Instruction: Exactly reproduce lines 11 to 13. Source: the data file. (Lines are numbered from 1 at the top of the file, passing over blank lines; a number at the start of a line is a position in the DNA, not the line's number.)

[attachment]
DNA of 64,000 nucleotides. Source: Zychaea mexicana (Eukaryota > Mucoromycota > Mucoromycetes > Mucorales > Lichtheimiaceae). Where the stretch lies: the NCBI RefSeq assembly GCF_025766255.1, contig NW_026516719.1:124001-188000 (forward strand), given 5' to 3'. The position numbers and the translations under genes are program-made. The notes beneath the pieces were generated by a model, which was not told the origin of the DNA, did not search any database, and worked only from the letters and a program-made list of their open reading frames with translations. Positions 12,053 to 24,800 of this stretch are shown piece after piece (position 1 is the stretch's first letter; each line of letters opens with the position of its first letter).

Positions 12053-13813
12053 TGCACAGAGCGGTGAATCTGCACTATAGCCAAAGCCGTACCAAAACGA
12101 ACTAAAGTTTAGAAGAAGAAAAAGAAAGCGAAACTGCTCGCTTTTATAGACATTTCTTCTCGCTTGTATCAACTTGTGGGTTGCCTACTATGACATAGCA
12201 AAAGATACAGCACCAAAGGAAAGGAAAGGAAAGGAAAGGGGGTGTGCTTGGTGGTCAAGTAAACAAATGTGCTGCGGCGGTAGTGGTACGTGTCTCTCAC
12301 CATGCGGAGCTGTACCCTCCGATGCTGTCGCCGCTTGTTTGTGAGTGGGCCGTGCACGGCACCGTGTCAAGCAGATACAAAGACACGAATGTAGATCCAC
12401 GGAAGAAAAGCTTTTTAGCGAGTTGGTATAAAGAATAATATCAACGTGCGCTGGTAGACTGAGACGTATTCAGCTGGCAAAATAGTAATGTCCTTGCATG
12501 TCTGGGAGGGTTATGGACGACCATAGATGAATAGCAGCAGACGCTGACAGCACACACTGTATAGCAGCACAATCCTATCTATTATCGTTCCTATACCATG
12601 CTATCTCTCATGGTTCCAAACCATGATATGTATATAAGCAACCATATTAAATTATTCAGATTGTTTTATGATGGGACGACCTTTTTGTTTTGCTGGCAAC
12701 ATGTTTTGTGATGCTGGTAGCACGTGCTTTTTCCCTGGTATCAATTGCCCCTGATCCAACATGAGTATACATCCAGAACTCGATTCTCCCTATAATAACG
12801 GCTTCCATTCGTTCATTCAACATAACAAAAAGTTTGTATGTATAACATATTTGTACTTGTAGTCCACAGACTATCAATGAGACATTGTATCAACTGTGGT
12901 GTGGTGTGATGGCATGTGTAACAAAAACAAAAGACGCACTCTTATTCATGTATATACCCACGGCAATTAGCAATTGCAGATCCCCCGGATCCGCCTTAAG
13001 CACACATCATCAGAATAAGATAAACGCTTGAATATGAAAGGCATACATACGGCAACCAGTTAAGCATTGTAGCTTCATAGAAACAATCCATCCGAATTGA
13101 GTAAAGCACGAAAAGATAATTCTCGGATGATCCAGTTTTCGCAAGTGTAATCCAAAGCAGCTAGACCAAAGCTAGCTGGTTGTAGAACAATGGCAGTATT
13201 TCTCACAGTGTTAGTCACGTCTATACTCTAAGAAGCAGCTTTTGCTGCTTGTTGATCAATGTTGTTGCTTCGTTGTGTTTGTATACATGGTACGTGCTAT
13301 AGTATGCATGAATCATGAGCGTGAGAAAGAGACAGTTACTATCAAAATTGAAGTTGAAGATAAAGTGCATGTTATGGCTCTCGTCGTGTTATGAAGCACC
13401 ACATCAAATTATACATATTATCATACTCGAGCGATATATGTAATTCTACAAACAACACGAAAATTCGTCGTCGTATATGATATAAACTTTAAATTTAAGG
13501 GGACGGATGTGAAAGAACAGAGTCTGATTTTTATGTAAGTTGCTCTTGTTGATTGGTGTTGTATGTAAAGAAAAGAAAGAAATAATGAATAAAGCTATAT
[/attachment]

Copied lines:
12801 GCTTCCATTCGTTCATTCAACATAACAAAAAGTTTGTATGTATAACATATTTGTACTTGTAGTCCACAGACTATCAATGAGACATTGTATCAACTGTGGT
12901 GTGGTGTGATGGCATGTGTAACAAAAACAAAAGACGCACTCTTATTCATGTATATACCCACGGCAATTAGCAATTGCAGATCCCCCGGATCCGCCTTAAG
13001 CACACATCATCAGAATAAGATAAACGCTTGAATATGAAAGGCATACATACGGCAACCAGTTAAGCATTGTAGCTTCATAGAAACAATCCATCCGAATTGA